is the pair of front quarterlights either side of the windscreen which bring to mind a fighter aeroplane’s cockpit. It all works very well and lifts the DS 5 above its more mainstream MPV, estate, and executive car rivals. ‘Clean’ diesel engines As with the pre-refreshed DS 5 (there are no Citroën badges anywhere), a range of petrol and diesel engines power the large French car. With emissions ranging from 103g/km to 144g/km, there are plenty of options to choose from. Tested here is the 113g/km BlueHDi 150 S&S manual, the mid-range version of DS’ new generation of ‘clean’ diesel engines. With 147bhp and 273lb ft (370Nm) of torque, it moves the 1,700kg DS 5 with quite some vigour. Euro 6 compatible, the 1,997cc unit is refined on the move, too, although there’s no mistaking its diesel origins when idling. The latest-generation BlueHDi engines combine ‘advanced performance with low fuel consumption and CO2 emissions’ and DS states that this is achieved by improvements in internal efficiency as well as a diamond-like coating on the efficient exhaust system. The Selective Catalytic Reduction module is also positioned ahead of the particulate filter and DS claims that this is the only after-treatment system able to reduce NOx emissions by up to 90 per cent as well as reducing CO2 emissions by up to four per cent. For a car so large, the claimed fuel economy of 68.9mpg is impressive, but sadly our real-world figure of 48.7 fell short of the French maker’s benchmark. The stop-start system on the DS 5 only appears to function when the electronic handbrake is not applied, which seems a wasted opportunity. It’s not especially practical, either, as the car ends up rolling forward or backwards. On the plus side, an ‘Eco’ meter shows how long the stop-start system has been working while the ignition has been turned on. As before, there is a Hybrid 4x4 version of the DS 5, which reduces CO2 emissions to 103g/km and is the cleanest of all the big DS models. Only available with a semi-automatic gearbox, the Hybrid 4x4 200 model pairs a diesel engine with an electric motor for zero-emission running, and also adds an extra boost of acceleration as well as additional traction in slippery or wet conditions. Even with two-wheel drive, the big DS handles well for one so large, and even on

The latest sel i die BlueHDcombine engines rmance perfo w fuel with lo tion and p consummissions CO2 e

Imposing presence Although the basic shape of the DS 5 first appeared five years ago, the big, MPV-cum-coupé silhouette still has an imposing presence, especially in the Ink Blue of our test car. Prestige models sit at the top of the two-rung DS 5 tree, and also feature LED Vision’ – xenon directional headlights – as well as scrolling LED indicators, which lend even more of a prestigious look. All DS 5s boast a panoramic ‘cockpit roof’ which blends seamlessly into the rear window, as well as chrome grille wings, bonnet 'sabres' and chrome side trim. The car is certainly distinctive, and like the refreshed DS 3 launched earlier this year (GreenFleet, issue 92), the revised DS 5 looks like a premium product. CEO of the DS brand, Yves Bonnefont, states that the DS 5 is ‘a clear statement of our ambition: to revive the tradition of French premium vehicles’, and you can’t argue with the premium impression that greets you when you sink into the interior. Admittedly, the blue and black leather on our test car costs £1,390 extra, but even ignoring that, the DS 5’s cabin is stylish and sumptuous. The ‘cockpit roof’ is named that for a reason – a central spar divides the roof and carries beautifully-machined, metallic-edged buttons which are reflected in the central tunnel in-between the two front seats. Black headlining and a substantial dashboard add to the cocooning feel. The final aircraft touch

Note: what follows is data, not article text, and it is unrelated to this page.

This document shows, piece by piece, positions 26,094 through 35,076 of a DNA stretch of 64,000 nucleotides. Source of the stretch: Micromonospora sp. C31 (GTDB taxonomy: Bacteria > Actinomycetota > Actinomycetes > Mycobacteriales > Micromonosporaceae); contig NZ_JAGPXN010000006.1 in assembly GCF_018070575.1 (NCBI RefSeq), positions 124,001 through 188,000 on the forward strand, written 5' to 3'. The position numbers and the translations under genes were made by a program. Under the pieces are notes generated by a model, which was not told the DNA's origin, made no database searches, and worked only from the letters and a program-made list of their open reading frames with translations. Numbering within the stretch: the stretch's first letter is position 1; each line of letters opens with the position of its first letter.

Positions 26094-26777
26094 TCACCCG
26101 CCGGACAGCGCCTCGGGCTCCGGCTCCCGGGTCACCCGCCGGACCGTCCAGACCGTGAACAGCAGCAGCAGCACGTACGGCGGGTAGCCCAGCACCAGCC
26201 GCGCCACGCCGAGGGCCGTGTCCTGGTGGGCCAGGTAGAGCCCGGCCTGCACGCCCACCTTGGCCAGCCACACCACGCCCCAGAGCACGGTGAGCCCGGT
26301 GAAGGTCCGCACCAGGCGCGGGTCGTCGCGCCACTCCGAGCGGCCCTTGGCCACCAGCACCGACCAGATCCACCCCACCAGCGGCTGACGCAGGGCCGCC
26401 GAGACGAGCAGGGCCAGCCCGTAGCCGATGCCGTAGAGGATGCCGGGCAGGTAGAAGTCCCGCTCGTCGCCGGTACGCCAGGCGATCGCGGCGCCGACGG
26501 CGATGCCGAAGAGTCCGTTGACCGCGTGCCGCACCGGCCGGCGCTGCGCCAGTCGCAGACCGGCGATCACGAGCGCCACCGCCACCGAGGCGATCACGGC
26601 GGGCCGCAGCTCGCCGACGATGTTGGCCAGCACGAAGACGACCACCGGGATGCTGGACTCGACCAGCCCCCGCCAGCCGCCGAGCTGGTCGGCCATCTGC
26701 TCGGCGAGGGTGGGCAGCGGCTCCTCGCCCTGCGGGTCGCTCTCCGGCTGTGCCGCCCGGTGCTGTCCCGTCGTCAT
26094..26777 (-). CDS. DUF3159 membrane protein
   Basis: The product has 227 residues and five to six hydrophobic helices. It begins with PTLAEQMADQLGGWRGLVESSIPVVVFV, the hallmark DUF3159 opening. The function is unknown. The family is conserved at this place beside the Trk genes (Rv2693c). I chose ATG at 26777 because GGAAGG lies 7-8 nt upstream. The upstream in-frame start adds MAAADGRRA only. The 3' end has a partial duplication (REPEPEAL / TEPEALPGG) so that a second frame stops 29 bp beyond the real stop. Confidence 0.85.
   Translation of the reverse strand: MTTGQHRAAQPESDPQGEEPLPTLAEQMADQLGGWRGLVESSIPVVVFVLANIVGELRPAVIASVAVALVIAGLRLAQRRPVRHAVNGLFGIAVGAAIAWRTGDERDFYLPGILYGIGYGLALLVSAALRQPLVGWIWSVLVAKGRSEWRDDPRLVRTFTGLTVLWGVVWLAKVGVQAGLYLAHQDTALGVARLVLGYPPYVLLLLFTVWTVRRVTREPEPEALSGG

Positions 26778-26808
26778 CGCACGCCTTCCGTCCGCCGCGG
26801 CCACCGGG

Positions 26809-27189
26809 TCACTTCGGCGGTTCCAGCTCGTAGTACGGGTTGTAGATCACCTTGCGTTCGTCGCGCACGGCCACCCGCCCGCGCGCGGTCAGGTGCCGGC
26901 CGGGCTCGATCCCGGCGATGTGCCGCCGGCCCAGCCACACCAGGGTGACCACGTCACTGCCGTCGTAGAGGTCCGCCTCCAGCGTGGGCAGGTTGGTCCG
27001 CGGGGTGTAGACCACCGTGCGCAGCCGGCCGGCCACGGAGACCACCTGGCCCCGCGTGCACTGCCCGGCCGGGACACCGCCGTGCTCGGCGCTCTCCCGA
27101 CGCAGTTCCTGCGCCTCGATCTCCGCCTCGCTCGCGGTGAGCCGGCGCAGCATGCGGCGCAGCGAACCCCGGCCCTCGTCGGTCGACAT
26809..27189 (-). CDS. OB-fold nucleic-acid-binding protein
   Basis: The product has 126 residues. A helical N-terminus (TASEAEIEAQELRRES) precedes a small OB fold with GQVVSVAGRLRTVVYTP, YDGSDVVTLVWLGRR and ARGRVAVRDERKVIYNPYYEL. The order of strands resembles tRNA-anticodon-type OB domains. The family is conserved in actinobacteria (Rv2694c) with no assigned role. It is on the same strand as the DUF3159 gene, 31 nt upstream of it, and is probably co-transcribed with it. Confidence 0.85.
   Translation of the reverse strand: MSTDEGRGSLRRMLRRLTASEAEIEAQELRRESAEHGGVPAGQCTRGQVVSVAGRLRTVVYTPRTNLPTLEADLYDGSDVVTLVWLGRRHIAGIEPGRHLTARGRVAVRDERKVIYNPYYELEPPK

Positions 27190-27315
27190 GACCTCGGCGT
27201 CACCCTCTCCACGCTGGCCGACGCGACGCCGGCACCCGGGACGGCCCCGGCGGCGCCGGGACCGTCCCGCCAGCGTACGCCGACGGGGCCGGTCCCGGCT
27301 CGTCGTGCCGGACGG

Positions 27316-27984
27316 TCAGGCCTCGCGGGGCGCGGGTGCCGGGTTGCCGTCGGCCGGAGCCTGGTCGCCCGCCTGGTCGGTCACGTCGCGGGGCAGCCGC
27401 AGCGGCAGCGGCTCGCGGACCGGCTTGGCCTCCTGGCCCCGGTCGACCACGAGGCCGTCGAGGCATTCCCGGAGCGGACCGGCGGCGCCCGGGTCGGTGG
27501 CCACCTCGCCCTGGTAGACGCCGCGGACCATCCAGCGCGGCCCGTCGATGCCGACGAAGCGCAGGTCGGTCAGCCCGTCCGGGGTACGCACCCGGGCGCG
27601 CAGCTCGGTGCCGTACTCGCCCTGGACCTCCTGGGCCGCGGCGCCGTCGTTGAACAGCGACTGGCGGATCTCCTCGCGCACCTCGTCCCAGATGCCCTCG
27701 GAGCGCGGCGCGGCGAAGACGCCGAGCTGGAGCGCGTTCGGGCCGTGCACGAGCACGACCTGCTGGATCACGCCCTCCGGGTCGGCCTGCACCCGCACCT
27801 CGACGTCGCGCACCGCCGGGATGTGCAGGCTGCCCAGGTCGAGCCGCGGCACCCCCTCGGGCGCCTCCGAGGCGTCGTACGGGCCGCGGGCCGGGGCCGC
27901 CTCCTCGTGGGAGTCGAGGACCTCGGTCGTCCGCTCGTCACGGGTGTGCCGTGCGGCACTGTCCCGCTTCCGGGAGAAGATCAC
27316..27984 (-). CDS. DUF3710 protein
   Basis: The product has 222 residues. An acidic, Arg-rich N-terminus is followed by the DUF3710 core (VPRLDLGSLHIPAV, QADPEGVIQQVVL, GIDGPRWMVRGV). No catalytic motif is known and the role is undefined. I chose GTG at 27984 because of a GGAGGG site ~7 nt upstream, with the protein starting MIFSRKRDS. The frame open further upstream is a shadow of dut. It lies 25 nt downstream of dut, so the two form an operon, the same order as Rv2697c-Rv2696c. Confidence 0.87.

The DS 5 comes with petrol and diesel engines, ranging from 103-144g/km

18-inch wheels, the ride is well-damped. Road noise is only present on scarred surfaces and there is barely any wind noise at all, which all adds to the premium feeling. The DS 5 is a consummate mile muncher and is a very relaxing and comfortable companion. The largest DS is practical, too, with 465 litres of boot space when the rear seats are in place. High level of equipment As befitted our £33,340 (including options) test car, a high level of equipment is standard on the DS 5. Keyless entry, auto lights and mirrors, dual zone air conditioning, DAB radio, and DS Connect navigation are all fitted to entry-level Elegance models. Our car’s Prestige specification added front parking sensors, a reversing camera, leather trim, a blind spot monitoring system, mood lighting, as well as electric adjustment for the driver’s seat. All models receive a seven-inch colour touchscreen, and although the display is crisp and clear, at times it isn’t the most intuitive to navigate or very fast. The navigation system does work well, though, and the £300 optional head-up display ahead of the driver relays important speed information clearly and soon becomes very useful. The optional £550 Denon sound system sounds fantastic, too. The DS 5 genuinely offers something different in the executive car sector, and enjoys a real feeling of quality to go with its premium image. While it may not be as ground-breaking as that original DS of 1955, it hints that the pioneering spirit of that original car hasn't quite been lost yet. ! FURTHER INFORMATION

DS 5 Prestige BlueHDi 150 S&S ENGINE:

1,997cc four-cylinder diesel





MPG (combined):


GF MPG (combined):



Band B, £0 first year, £20 thereafter 22% £29,800 (inc VAT, £33,340 as tested)